“We have to think bigger”
It seems that Christian Plaichner (42) has a knack for being right on the cutting edge, or even ahead of it. After studying economics at the University of Vienna, he found out about a new Telecommunication and Media Studies programme at the University of Applied Sciences (Fachhochschule) St. Pölten and enrolled there in its first year (1996). He remembers, “my classmates and I at that time were at the very early stage of software development, IT, mobile devices, telecom,” and after graduating he started working at ONE/Connect Austria (now known as Orange), where he and his colleagues enjoyed a big budget to innovate their mobile operations from scratch.
One must remember that this was way back in the dark ages, before every kid on the block had a mobile phone and long before anyone even thought about “Big Data”. But in short time, Plaichner and his own tech startup, Senactive, would become an early proponent and innovator of Complex Event Processing, which became and continues to be the hottest tech trend in business intelligence.
Like printing money
After a year at Orange, he continued developing mobile applications with a small company called Wireless Intelligent Network Services AG (WiNAG). “Looking back, of course, it doesn’t seem so innovative,” he says as he remembers the ringtones and screen-background downloads that were once the cutting-edge products, “but it was interesting back then. It was a great business – like printing money”.They also developed the mobile payment solution, mPAY24, which eventually became a separate company.
What finally inspired him to launch his own venture was a scene from Spielberg’s 2002 sci-fi thriller Minority Report…
For a few years, Plaichner did consulting and project software development for venture capital companies and for the online gaming & gambling business. For both these business areas, it is vital to analyse huge amounts of data in real-time and use it to make accurate predictions. Plaichner gradually started to see how important Big Data would become for business intelligence in the future – a field that would become known as Complex Event Processing (CEP).
“Hello Mr. Yakamoto, welcome back to the Gap!”
What finally inspired him to launch his own venture was a scene from Spielberg’s 2002 sci-fi thriller “Minority Report”. Set in the year 2054, Tom Cruise’s character walks into a Gap store, where his eyes are instantly scanned and his (or rather his altered identity’s) name and purchase history are instantly recalled by a hologram sales clerk, who offers purchase recommendations. “That was the whole start of CEP,” says Plaichner.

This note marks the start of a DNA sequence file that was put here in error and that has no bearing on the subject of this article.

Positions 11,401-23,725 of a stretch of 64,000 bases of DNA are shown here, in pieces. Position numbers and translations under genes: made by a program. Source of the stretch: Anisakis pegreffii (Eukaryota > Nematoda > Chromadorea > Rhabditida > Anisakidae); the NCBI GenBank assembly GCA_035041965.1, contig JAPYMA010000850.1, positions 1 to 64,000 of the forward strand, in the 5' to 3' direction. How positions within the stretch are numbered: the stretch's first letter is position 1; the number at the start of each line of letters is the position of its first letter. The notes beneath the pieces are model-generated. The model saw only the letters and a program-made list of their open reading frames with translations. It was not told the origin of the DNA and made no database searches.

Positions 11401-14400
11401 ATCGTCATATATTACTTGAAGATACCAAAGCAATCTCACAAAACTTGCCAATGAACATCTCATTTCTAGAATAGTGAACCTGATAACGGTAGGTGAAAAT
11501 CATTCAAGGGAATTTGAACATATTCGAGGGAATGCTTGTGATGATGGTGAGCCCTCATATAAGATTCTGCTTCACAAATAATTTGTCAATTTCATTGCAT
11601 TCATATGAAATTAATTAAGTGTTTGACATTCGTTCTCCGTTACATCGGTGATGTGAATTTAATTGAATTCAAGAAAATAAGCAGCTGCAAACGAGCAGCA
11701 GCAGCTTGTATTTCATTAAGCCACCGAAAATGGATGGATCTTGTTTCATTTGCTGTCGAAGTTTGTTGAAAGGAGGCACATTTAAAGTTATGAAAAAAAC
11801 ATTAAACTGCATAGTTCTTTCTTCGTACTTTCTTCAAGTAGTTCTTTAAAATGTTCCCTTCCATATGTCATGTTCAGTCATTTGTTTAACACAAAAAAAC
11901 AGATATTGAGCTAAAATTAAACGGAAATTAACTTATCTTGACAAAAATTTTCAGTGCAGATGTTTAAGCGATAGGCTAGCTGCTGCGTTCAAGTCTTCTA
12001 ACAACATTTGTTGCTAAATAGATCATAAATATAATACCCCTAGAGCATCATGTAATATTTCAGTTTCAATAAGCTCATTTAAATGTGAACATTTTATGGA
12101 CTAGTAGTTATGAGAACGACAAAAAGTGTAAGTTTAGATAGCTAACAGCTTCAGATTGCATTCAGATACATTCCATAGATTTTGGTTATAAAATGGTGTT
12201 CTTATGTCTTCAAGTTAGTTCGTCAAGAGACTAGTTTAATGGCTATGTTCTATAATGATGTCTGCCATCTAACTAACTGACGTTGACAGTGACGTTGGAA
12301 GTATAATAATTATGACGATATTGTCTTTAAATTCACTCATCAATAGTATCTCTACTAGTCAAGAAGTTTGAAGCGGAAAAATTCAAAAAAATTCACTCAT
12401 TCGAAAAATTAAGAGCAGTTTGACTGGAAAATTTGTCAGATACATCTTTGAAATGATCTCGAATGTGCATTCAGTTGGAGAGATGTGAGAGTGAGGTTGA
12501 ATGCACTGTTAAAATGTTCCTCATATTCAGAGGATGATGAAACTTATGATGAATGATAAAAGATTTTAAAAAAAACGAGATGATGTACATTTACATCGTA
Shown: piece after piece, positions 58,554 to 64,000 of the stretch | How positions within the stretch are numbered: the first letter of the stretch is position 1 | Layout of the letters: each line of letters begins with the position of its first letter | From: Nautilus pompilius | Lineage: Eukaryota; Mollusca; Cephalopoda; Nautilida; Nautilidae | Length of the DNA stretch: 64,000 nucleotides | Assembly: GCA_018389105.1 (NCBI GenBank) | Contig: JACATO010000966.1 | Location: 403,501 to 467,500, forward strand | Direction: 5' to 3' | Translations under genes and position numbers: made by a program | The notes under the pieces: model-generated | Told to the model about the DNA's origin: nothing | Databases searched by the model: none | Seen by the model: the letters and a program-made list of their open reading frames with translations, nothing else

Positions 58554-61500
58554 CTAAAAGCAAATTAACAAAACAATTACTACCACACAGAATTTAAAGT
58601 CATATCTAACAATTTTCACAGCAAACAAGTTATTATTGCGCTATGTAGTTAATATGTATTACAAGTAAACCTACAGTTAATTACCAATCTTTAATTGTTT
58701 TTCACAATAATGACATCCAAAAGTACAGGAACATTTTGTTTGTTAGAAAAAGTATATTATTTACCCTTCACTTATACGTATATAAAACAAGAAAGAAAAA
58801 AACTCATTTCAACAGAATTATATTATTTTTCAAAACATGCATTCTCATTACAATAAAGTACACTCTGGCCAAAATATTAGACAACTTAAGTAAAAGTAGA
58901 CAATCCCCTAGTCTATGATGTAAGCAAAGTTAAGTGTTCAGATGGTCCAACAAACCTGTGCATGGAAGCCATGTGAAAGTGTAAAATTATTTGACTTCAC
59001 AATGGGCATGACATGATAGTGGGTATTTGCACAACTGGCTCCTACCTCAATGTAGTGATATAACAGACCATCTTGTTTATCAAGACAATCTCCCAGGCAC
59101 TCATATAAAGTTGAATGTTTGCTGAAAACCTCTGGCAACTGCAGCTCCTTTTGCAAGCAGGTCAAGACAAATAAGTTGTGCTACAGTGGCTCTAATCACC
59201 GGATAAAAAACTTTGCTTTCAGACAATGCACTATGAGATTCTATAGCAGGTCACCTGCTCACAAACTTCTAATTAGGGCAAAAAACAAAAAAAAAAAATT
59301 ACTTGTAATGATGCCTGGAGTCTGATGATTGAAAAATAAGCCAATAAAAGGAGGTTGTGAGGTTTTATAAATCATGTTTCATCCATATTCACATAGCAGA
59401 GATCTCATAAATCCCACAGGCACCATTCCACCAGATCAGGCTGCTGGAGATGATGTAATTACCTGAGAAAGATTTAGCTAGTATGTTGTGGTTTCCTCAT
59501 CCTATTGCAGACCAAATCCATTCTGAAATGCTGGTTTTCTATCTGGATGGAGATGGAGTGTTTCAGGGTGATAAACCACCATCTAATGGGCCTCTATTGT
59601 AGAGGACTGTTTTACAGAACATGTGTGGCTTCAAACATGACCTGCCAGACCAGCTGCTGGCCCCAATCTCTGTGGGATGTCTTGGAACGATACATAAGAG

Together with Josef Schiefer, who had been working on this concept for IBM’s Watson project in New York, Plaichner founded Senactive in Vienna in 2004. Their goal was to create a broad-based technology platform that did real-time data analysis and deliver recommendations for making business decisions.
However, building such a broad-based technology without specific vertical applications was a challenge, especially within the Austrian/EU financing environment. “It was challenging to find significant private investors in Austria,” recalls Plaichner. “We were able to secure funding from AWS, FFG and the Austrian VC TechNet, but we were in a market dominated by five or six big players in the USA, who all had between 20 and 50 million in funding. Some German VCs offered one or two million euros, but I needed 10 times that much.” Even though Senactive made a big effort to educate the public and the analysts about CEP, they had to go to the USA to raise serious venture capital.
- CEP for beginners:
- A seasonal example
- Take a few seemingly unrelated data inputs: The High-Street shops are full of customers; the outdoor temperature has fallen below 5°C; the air smells like mulled wine; and there are long lines at the post office. Bingo! It must be Christmas Advent! Time for retailers to start stocking up on their inventory.
- Example No. 2
- Take a few seemingly unrelated data inputs: the weather outside is frightful; it doesn’t show signs of stopping; the fire is so delightful; you’ve bought some corn for popping; and the lights are way down low? Executive decision: let it snow, let it snow, let it snow (and hold your loved one tight).
Some seriously bad timing
In the fall of 2008, Plaichner was in New York City, about to close a big financing deal. His wife called him from downtown reporting that she saw Lehman Brothers’ employees streaming out of the office building with boxes in their arms. “I switched on the TV and saw that Lehman Brothers had collapsed. I thought, ‘perfect!’ I called my investment partner and he said that their board had canceled all investments for the next two years.”